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Zoom suspends free service to individuals in China

Company under scrutiny from both US and China as trade tensions flare anew.

Photo: Tuchong

California-based videoconferencing company Zoom Video Communications has suspended individual users from signing up in China, the Nikkei Asian Review has learned.

As of May 1, individual free users can no longer host meetings on Zoom but will still be able to join them. Only paid enterprise accounts and individuals who had upgraded to paid accounts prior to the cutoff date will be able to host meetings.

Going forward, the company will allow only enterprises with proof of business registration and corporate banking accounts to purchase its service, according to details posted on a Chinese Zoom website managed by China reseller Donghan Telecom. “Individual purchases will not be accepted,” it says.

Zoom is widely used in China for online courses by such top schools as Zhejiang University and Tsinghua University — Chinese President Xi Jinping’s alma mater. Its website lists e-commerce company JD.com, travel-booking site Ctrip, smartphone maker Oppo, and Agricultural Bank of China as clients.

But the company, founded in 2011 by Chinese-born engineer Eric Yuan, has come under scrutiny from both the US and China as trade tensions intensified.

Donghan Telecom said the restriction on Chinese individual accounts is due to “regulatory requirements” in China, according to media reports. This is not the first time Zoom caught Chinese regulators’ attention: the videoconferencing service was temporarily blocked in China last fall at the height of the trade war.

Zoom declined to comment on the recent changes in China.

In the US, House Speaker Nancy Pelosi called Zoom a “Chinese entity” in April after the company admitted that some call data had been “mistakenly” routed through China for even non-China users. The company said it would not happen again.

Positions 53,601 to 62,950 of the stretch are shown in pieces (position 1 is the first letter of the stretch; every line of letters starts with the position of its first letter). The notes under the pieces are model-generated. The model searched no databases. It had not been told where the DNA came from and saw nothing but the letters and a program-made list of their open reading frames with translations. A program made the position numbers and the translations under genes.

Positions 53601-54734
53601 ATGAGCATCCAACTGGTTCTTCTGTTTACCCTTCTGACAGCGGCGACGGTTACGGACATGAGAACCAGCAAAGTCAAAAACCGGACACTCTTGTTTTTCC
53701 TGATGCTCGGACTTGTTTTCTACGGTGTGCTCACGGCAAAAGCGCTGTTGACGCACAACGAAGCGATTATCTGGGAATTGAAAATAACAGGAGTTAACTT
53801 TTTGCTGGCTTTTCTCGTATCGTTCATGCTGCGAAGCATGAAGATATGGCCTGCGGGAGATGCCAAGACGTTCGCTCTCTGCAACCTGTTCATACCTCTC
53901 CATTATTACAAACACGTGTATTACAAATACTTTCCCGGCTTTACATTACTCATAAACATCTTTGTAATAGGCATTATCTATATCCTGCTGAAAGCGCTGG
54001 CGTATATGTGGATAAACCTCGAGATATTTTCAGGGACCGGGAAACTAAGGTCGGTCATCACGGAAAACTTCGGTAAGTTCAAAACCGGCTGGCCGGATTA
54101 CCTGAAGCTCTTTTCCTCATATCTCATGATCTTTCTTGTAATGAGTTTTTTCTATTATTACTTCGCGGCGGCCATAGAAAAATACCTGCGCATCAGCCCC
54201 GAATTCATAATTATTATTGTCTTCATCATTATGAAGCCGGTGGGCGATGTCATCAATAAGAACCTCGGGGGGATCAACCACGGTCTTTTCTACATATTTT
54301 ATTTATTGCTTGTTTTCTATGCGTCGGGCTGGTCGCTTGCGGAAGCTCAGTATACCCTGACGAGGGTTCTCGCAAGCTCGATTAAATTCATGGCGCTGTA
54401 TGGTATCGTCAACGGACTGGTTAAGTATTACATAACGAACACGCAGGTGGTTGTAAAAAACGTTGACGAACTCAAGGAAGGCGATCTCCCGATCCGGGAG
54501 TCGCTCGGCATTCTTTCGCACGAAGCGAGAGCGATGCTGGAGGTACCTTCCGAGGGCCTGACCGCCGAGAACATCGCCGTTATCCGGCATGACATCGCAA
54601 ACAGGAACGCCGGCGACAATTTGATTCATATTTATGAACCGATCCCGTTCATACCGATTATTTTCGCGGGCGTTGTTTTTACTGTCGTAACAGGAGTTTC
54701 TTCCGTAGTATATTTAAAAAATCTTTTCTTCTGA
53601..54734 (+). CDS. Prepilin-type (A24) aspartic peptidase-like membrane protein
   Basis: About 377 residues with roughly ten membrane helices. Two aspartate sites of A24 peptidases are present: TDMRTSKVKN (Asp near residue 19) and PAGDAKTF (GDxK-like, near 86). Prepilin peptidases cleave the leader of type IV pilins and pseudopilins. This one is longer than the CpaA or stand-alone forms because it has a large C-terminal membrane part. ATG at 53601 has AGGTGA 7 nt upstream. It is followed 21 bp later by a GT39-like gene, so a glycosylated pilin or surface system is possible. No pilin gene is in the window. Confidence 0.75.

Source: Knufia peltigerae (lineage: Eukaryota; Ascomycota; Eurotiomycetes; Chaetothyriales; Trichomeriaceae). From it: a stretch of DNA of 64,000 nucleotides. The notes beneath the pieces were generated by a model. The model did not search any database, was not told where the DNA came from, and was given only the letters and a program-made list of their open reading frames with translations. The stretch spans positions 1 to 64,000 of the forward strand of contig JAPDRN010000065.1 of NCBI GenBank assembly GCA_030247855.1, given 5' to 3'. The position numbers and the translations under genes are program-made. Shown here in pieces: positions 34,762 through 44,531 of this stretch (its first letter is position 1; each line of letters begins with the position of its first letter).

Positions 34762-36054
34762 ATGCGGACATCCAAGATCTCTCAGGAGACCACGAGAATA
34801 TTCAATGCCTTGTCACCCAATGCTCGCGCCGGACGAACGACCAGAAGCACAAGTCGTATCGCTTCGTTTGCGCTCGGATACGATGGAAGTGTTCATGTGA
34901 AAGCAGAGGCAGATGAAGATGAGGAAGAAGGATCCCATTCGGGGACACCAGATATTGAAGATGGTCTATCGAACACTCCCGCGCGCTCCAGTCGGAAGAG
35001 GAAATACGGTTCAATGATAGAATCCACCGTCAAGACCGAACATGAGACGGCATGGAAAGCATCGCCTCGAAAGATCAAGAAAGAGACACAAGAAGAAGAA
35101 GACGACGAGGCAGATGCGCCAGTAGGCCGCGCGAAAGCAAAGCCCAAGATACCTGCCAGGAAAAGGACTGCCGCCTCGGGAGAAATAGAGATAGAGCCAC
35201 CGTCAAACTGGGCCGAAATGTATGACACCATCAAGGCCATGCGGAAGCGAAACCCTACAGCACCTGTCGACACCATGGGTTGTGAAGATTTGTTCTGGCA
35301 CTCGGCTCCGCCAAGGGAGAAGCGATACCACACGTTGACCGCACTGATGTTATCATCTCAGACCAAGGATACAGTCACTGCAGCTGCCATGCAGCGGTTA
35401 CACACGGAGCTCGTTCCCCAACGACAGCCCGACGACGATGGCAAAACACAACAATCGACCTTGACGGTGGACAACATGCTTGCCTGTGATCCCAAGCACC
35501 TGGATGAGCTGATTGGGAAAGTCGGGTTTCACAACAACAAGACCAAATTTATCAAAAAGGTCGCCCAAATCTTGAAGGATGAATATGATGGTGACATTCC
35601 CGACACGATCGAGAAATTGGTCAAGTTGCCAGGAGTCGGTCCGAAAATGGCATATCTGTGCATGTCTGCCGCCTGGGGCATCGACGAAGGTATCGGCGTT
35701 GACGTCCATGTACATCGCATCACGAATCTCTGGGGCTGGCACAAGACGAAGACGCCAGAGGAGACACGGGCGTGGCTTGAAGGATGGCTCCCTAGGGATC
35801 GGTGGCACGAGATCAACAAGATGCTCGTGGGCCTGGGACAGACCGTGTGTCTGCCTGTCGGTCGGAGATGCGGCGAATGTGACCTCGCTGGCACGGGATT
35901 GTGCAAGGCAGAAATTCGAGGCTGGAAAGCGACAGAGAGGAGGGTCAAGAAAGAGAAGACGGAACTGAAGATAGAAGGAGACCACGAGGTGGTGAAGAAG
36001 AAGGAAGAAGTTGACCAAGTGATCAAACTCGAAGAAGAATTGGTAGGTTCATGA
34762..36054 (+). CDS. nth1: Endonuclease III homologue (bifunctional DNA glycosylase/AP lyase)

The Department of Education has asked the University of Texas system for information on any contracts or gifts from Zoom CEO Yuan, now a US citizen, as part of an ongoing effort to find out American universities’ dealings with Chinese laboratories in order to locate the source of the new coronavirus.

“Recently, questions have also been raised about Zoom and China,” Yuan wrote in a May 4 blog post on the company’s US website. “At first, this seemed to stem from a temporary misconfiguration in our global data center routing that we fixed. But outside of that isolated incident, in the past few weeks, we have seen disheartening rumors and misinformation cropping up.”

Yuan stressed that Zoom is a Nasdaq-listed American company (ZM). He wrote that he became a US citizen in July 2007 and has “lived happily in America since 1997.”

He also responded to criticism of Zoom’s Chinese research and development facilities.

“Similar to many multinational technology companies, Zoom has operations and employees in China” Yuan wrote. “And like many multinational technology companies, our offices in China are operated by subsidiaries of the US parent company.”

“Our engineers are employed through these subsidiaries,” he continued. “We don’t hide this. On the contrary, we disclose this type of information in our public filings, as appropriate. Our operations in China are materially similar to our US peers who also operate and have employees there.”

Zoom announced last week that it will open two new R&D centers in the US: one in the greater Phoenix, Arizona, and one in Pittsburgh, Pennsylvania.

Zoom has also taken heat over security issues. An easy-to-use design that lets the user join a meeting by simply clicking a link — no account or password required — led to a recent surge in so-called Zoombombing, where uninvited participants disrupt meetings by posting offensive content.

To improve privacy and security, the company recently added former Trump administration National Security Adviser H.R. McMaster as an independent director and hired former Facebook security chief Alex Stamos as an adviser. It has also announced the acquisition of security company Keybase to help build in end-to-end encryption “as we attempt to accomplish the creation of a truly private video communications platform that can scale to hundreds of millions of participants.”

This article first appeared on Nikkei Asian Review. It’s republished here as part of 36Kr’s ongoing partnership with Nikkei. 36Kr is KrASIA’s parent company.